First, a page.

Please note that next year is the second year of the biennium for most state legislatures—only New Jersey and Virginia start their biennium in even years. Twenty-seven states and Puerto Rico allow for at least some legislation to carry over from the 2011 session into 2012. Four states (Montana, Nevada, North Dakota and Texas) will not hold regularly scheduled sessions.

While the issues described herein will dominate the dockets of state legislatures next year, this list is far from exhaustive. The wrangling for early primaries and the focus on the presidential election will likely lead to electoral reforms cropping up in statehouses. Issues surrounding labor and public employee unions, such as pension reform and collective bargaining, will certainly be discussed in the wake of the vocal debates in Wisconsin, Ohio and New Jersey. Public safety and the environment issues are always prevalent, and technological advances spur new legislative initiatives every few months.

Legislative Elections

In the 50 states 86 of the 99 total legislative chambers will be holding elections, in which 81% of all state legislative seats will be considered. The partisan splits in chambers in more than half of states, ten or fewer seats separate the majority from the minority. Even though party control is not expected to change in the majority of states, a presidential election and redrawn legislative districts provide little reassurance when it comes to the balance of power within and across states. When it comes to campaign issues, expect legislators to focus pull out issues popular with both Democratic and Republican constituencies meant to excite each party’s base.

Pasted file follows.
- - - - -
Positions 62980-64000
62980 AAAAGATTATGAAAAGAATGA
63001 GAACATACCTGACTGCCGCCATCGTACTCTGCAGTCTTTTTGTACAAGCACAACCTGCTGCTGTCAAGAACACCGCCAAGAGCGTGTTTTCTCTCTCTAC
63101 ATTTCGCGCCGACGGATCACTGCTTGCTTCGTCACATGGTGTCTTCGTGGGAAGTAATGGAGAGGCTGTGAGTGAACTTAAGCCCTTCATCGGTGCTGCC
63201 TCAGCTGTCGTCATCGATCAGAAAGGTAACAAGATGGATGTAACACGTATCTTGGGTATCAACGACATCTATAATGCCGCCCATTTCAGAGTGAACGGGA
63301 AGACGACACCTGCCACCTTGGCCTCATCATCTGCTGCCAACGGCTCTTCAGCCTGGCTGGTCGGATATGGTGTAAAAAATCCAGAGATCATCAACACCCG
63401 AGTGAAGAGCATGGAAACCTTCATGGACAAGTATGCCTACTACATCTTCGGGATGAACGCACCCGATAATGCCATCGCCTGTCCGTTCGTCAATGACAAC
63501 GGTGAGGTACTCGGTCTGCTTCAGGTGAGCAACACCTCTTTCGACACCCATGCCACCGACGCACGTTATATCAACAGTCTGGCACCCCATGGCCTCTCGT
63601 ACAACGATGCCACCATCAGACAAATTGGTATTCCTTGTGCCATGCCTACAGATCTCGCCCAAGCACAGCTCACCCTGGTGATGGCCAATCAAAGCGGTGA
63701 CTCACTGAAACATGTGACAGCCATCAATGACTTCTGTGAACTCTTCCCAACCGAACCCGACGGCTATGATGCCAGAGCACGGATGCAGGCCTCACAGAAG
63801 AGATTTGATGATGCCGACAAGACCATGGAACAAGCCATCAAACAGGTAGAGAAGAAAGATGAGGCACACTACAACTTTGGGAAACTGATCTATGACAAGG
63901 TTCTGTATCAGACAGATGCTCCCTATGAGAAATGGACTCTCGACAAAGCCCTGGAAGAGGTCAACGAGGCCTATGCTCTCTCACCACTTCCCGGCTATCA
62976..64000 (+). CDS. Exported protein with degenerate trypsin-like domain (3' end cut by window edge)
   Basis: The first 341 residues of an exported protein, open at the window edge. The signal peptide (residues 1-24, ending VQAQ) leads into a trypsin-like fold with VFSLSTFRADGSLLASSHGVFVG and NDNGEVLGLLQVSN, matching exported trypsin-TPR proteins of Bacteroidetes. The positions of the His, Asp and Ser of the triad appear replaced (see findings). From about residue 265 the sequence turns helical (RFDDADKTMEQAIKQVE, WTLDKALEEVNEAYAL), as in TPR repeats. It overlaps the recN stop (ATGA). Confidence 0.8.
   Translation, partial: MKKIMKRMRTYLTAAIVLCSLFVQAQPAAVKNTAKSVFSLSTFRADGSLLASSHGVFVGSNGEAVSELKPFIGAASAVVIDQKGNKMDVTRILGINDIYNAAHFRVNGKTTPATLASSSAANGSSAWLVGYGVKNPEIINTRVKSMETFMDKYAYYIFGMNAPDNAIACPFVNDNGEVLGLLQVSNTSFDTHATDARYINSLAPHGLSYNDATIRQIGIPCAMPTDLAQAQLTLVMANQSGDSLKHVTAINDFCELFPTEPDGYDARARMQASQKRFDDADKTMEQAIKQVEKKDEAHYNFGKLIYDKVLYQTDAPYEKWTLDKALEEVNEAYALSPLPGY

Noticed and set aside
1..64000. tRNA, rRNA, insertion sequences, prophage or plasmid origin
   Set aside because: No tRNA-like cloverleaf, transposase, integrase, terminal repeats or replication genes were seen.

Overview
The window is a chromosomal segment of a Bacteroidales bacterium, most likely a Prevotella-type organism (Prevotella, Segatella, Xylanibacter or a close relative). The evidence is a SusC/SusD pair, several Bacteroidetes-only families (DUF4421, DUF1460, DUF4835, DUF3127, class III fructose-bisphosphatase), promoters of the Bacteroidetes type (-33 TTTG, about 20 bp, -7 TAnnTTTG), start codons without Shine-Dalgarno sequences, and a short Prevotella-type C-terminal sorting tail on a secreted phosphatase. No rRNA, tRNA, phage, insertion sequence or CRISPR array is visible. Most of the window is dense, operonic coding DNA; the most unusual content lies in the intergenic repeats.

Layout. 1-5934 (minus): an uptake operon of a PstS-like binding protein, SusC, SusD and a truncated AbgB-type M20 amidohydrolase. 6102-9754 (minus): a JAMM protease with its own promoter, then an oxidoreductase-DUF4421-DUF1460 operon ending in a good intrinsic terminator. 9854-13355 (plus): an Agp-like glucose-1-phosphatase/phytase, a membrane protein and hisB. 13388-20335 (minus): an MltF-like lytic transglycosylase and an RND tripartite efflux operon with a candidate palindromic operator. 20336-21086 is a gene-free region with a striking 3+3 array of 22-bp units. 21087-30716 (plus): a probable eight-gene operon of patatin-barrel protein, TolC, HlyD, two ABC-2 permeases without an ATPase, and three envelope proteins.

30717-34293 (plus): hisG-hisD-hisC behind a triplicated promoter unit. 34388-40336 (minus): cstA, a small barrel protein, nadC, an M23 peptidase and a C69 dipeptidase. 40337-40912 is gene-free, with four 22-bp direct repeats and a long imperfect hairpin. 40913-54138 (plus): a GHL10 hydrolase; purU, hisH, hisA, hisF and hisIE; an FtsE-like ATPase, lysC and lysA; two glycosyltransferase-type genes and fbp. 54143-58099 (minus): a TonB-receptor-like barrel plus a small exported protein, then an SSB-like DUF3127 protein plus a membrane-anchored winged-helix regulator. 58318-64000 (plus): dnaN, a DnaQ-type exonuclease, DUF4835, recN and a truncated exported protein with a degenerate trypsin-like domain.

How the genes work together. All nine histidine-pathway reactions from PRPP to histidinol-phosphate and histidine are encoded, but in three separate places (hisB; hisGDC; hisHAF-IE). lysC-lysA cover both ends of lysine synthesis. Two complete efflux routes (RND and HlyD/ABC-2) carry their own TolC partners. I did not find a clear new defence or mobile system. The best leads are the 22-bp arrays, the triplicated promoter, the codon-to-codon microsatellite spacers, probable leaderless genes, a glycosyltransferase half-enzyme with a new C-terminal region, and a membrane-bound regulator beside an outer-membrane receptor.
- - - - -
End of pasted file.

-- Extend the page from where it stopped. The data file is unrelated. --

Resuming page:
Budgets

After several years of deep cuts, state budget situations are showing signs of recovery, but remain significant effects from the recession remain. According to the National Conference of State Legislatures (NCSL), FY 2012 marks the fourth consecutive period that states have faced significant mismatches between revenues and spending. After lengthy budget debates in the 2011 session only New Hampshire and Washington project deficits at the end of FY 2012.

But state budget experts are still very worried about the situation. The budget projections used by states are based on tax collection rates that continue to lag behind expected tax revenues. Stimulus money is gone. Clever accounting can only push off costs for so many years. More than 20 states are anticipating a budget gap for FY 2013 and FY 2014 and all projections show this number growing in the coming years. Therefore, the 2012 legislative sessions will be marked by sharp budgetary battles in which legislators will be forced to reform state government, continue cost cutting and/or increase revenue.